For the two military commanders in the field, General George Washington and General Charles Lee, Paine single-handledly crossed the enemy lines and raised the flag of separation: “A masterly, irresistible performance,” Lee gushed, “the coup-de-grâce to Great Britain.” Washington called it an “unanswerable reasoning” for separation, “working a wonderful change in the minds of many men.”

Hailing it our “duty rightly,” Paine had urged Americans, in one of the most hopeless moments before the American Revolution in 1776, to “take our children in our hand, and fix our station a few years farther into life.” The seeds of our democracy, he reminded the disconsolate, would take root from an American resistance to “sottish, stupid, stubborn, worthless, brutish man” and a system that had subjugated the majority of its inhabitants.

Those seeds have flourished into our democracy today, and it is under attack by the Trump administration. Paine’s admonition of the fundamental American credo to resist such authority when our democracy is under attack remains vital, as well. 

According to Paine, the future of the United States of America—and consequently the world—rested in the hands of “science, the partisan of no country, but the beneficent patroness of all,” which served as the great “temple where all may meet.”  As American negotiators met with British counterparts in 1782 in Paris, Paine warned American leaders to set aside their “temper of arrogance,” which would “entail the dislike of all nations,” and find a way for the world to live in peace. 

Two hundred and thirty-five years after Paine’s historic analysis of the American Revolution and the role of science in uniting world concerns in Paris, President Trump announced the withdrawal of the United States from the historic Paris climate accord on June 1, 2017, rejecting science and fact-based assessments on climate change, and defending a corporate energy lobby of coal, oil, and gas that had produced most of the nation’s carbon emissions.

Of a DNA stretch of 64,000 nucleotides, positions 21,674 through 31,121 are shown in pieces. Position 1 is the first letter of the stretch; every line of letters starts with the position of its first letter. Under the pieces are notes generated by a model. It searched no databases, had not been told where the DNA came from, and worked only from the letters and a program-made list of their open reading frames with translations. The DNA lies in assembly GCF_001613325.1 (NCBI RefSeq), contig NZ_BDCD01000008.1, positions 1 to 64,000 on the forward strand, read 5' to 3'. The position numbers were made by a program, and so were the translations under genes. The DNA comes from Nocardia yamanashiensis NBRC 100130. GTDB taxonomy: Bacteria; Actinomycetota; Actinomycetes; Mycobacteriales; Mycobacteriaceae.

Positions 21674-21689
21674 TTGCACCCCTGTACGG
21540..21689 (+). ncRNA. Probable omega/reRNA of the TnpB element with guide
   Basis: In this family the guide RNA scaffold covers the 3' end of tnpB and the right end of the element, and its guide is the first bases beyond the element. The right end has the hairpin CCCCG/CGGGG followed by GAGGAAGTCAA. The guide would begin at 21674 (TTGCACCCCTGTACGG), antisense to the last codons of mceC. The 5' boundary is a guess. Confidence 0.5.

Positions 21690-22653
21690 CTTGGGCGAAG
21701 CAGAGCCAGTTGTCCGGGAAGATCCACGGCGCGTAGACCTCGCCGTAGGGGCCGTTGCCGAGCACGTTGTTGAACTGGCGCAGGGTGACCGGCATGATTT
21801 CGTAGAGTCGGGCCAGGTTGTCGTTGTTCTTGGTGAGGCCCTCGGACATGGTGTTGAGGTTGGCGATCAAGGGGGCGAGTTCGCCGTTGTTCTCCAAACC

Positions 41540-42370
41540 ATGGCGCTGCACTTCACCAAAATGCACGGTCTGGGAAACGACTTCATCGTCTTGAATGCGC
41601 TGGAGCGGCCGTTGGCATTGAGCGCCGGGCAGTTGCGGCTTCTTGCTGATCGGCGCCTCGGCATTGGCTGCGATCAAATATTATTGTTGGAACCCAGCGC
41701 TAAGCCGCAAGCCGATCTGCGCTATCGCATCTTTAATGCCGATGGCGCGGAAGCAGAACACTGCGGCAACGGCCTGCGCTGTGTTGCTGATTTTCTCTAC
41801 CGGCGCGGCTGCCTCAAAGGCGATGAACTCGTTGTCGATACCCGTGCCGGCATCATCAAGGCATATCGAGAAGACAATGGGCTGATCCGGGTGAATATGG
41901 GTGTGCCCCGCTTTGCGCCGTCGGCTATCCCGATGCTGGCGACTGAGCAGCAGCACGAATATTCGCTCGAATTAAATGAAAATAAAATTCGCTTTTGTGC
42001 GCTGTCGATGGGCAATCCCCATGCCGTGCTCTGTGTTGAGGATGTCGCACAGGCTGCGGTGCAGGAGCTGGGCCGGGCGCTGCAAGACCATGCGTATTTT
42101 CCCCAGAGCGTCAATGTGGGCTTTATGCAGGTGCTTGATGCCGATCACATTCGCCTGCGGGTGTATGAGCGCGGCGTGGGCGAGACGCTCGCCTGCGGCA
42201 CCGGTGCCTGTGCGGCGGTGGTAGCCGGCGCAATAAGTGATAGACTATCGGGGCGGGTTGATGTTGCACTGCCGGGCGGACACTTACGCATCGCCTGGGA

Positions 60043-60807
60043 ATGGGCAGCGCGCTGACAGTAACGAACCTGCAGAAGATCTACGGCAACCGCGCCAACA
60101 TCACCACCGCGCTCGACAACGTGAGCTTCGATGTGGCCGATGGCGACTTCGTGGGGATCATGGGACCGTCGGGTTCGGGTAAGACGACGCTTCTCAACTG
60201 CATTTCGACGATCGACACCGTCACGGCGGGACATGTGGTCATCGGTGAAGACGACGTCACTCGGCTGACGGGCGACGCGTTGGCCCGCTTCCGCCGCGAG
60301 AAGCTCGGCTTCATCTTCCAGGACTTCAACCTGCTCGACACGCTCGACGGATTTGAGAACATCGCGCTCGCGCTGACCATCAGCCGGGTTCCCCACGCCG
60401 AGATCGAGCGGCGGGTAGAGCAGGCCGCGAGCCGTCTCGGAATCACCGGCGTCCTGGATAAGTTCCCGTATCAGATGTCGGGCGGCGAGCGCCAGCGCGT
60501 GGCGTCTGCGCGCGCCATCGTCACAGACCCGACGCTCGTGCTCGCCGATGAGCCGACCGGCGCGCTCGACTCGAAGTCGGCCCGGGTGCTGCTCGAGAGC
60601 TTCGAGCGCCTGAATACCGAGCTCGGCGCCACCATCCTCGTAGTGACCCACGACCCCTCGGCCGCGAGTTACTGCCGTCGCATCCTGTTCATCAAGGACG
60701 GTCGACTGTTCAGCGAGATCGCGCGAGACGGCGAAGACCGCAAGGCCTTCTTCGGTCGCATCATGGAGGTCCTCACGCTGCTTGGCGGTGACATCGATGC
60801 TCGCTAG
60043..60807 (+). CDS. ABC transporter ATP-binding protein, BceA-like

Similarly, as the Trump administration moves to maximize its travel ban on select Muslim-majority countries and ramp up deportations of undocumented immigrants targeted from Mexico and violence-torn Latin America, we need to reclaim the vision set out by Revolutionary forerunners like Paine. As an immigrant from England, he embraced the Declaration of Independence’s demand for immigration rights, seeing as a foundation of democracy. “Ye that dare oppose, not only the tyranny, but the tyrant, stand forth!” He added: “O! receive the fugitive, and prepare in time an asylum for mankind.”

In an often overlooked passage of Common Sense, Paine noted the minority status of the English in his adopted city of Philadelphia, the larger ethnic diversity of the colonies, and the shaping of an “English Only” mythology that would be wrongly utilized for the next two hundred years: “Not one third of the inhabitants, even of this province, are of English descent. Wherefore I reprobate the phrase of parent or mother country applied to England only, as being false, selfish, narrow and ungenerous. But admitting, that we were all of English descent, what does it amount to? Nothing.”

Paine’s rhetorical question, of course, underscored the criteria for much of the flawed American immigration policy for the next century: the 1790 Alien Naturalization Act limited citizenship to a “free white person” with “good moral character.” To undo the mistake of white supremacy as a litmus test of migration would require nearly two more centuries of debate and iterations of the Naturalization Act, which are once again under revision.

“An army of principles will penetrate where an army of soldiers cannot,” Paine wrote later in his life.

In an age of war memorials, so would a statue of Thomas Paine on Capitol Hill. 

Jeff Biggers is the author of numerous books, including “Resistance: Reclaiming an American Tradition.” 

Tags Common sense Donald Trump Thomas Paine